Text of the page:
Book Review: Fee’s Pauline Christology Part 6
For the series outline, click here.
Chapter 12: 'Christ: preexistent and incarnate Savior'.
This chapter is essentially a defence of Paul's presuppositional understanding of the pre-existence of Christ, an understanding that evidences a thematic coherence in the numerous contingent circumstances of his letters. He argues for 'Paul's understanding of Christ as preexistent, since it is otherwise nearly impossible to account for such Christ devotion by an avid monotheist unless his understanding of the one God now included the Son of God in the divine identity' (481).
He first turns to material in Paul's argument in 1 Cor 8:1-11:1. Paul includes Jesus in the divine identity in 8:6 'since the one God of the Jews was regularly identified vis-à-vis all other "gods"' (503). However, this is presuppositional 'since nothing christological is at stake here' (504). Naturally, his argument examines Phil 2:6-8 noting that pre-existence must be assumed for a number of reasons, not least because '[o]ne who is already only and merely human does not "become human"!' (507). In light of these explicit statements of pre-existence, the 'sending passages' must be read, he urges. Thus 'Christ's preexistence is the predicate of the whole sentence', Gal 4:4-7 (509-10), as well as assumed in Rom 8:3-4 (510). What is the importance if the incarnation of the pre-existent Christ for Paul? 'The first and most obvious point to make is that Paul clearly understood Christ the Savior himself to be divine; he was not simply a divine agent' (511). Furthermore, and this is a key claim:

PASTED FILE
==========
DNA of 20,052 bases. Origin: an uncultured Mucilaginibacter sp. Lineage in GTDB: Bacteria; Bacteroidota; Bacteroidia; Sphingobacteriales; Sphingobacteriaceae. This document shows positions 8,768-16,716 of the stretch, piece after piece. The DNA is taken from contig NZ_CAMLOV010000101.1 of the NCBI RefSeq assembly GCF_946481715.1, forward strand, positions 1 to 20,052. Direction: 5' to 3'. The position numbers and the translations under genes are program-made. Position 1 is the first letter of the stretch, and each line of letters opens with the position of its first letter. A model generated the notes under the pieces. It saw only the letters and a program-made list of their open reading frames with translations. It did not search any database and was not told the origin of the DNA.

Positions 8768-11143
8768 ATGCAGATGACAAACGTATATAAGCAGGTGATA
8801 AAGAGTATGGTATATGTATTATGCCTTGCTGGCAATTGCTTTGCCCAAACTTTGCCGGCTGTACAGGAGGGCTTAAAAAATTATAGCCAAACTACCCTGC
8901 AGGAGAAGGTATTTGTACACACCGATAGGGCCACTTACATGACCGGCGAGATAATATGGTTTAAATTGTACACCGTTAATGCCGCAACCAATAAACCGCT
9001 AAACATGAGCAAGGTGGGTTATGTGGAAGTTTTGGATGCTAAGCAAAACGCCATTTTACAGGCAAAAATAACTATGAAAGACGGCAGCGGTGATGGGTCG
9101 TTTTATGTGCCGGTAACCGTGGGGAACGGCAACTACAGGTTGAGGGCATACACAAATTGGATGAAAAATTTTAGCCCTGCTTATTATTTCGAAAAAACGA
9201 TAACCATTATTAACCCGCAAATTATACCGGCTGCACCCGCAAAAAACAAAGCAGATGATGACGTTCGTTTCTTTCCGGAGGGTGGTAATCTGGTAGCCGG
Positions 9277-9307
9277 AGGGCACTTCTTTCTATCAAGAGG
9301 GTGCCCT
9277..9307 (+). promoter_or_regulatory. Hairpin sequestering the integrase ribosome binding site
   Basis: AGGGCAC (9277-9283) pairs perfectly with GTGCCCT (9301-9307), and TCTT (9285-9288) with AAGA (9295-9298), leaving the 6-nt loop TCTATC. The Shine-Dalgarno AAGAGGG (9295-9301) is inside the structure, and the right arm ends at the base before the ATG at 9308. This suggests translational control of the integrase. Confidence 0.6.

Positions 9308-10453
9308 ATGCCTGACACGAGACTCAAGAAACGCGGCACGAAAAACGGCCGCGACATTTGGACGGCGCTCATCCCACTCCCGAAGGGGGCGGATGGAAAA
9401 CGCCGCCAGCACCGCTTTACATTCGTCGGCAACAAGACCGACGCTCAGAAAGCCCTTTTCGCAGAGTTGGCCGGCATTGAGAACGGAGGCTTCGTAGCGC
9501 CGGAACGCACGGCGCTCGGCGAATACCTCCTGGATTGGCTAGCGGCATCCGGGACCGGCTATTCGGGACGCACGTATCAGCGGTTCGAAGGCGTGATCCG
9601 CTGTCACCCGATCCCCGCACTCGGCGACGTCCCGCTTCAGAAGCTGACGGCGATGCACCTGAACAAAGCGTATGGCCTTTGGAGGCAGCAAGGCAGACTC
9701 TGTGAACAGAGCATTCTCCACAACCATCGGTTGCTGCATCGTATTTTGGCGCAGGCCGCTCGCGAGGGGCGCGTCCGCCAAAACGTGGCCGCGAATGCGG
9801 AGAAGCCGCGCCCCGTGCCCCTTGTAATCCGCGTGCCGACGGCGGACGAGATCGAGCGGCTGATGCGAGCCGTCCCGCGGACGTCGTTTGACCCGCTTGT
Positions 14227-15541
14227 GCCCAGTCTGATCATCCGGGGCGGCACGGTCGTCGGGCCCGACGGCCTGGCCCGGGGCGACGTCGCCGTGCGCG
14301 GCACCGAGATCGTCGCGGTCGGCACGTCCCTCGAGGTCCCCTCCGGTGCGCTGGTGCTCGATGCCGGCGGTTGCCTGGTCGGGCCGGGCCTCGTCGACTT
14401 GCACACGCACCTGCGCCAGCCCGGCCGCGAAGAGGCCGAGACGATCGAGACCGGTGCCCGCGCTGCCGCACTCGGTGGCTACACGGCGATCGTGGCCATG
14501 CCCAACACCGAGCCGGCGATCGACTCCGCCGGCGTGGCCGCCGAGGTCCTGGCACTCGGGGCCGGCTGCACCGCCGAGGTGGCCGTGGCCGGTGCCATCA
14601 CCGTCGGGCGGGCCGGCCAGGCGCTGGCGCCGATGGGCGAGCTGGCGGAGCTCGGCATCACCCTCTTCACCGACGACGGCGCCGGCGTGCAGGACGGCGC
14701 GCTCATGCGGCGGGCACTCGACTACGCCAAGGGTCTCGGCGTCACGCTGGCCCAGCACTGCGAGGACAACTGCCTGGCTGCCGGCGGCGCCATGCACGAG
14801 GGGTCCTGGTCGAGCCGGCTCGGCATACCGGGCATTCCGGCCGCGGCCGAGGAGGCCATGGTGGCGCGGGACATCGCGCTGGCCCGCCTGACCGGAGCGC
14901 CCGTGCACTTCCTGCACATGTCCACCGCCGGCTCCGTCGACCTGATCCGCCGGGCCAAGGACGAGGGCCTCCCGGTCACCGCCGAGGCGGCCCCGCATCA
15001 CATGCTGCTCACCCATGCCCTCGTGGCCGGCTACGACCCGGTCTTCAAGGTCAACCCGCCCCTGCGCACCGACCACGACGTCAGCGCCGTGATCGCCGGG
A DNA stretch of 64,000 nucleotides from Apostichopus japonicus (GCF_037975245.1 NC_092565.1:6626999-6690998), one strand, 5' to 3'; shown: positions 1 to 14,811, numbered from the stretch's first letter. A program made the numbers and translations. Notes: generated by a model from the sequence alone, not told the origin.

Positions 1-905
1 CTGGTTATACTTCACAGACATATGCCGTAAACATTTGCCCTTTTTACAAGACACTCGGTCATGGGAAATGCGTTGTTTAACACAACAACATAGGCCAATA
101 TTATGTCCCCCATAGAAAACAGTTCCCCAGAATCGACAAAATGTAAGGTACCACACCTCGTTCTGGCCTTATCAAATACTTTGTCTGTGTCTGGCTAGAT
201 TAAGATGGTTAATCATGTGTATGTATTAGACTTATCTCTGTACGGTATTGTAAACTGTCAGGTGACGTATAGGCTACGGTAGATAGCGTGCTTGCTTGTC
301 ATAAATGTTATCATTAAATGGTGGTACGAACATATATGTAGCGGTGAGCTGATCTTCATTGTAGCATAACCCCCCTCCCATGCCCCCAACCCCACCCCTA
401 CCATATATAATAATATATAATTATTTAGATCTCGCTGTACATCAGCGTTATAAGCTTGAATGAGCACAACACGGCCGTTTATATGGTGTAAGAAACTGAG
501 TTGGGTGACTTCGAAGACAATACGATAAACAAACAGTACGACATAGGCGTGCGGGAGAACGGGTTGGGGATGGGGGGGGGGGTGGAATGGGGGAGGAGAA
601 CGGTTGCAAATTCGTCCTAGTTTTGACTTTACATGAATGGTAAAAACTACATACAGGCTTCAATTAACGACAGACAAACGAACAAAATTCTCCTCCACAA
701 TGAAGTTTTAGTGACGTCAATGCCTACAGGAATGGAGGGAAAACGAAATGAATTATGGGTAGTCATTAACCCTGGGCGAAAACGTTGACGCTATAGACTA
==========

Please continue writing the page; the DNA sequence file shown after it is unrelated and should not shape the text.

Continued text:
'[I]t is surely this greater presupposed reality that accounts in large measure for Paul's Christ devotion ... To be sure, Paul speaks only rarely of "the Son of God who loved me and gave himself for me" (Gal 2:20); but the very fact that in this case he identifies Christ as "the Son of God" suggests that what overwhelms Paul about such love is not simply Christ's death on his behalf. What lies behind such language is the overwhelming sense that the pre-existent, and therefore divine, Son of God is the one who by incarnation as well as by crucifixion "died for me"' (512).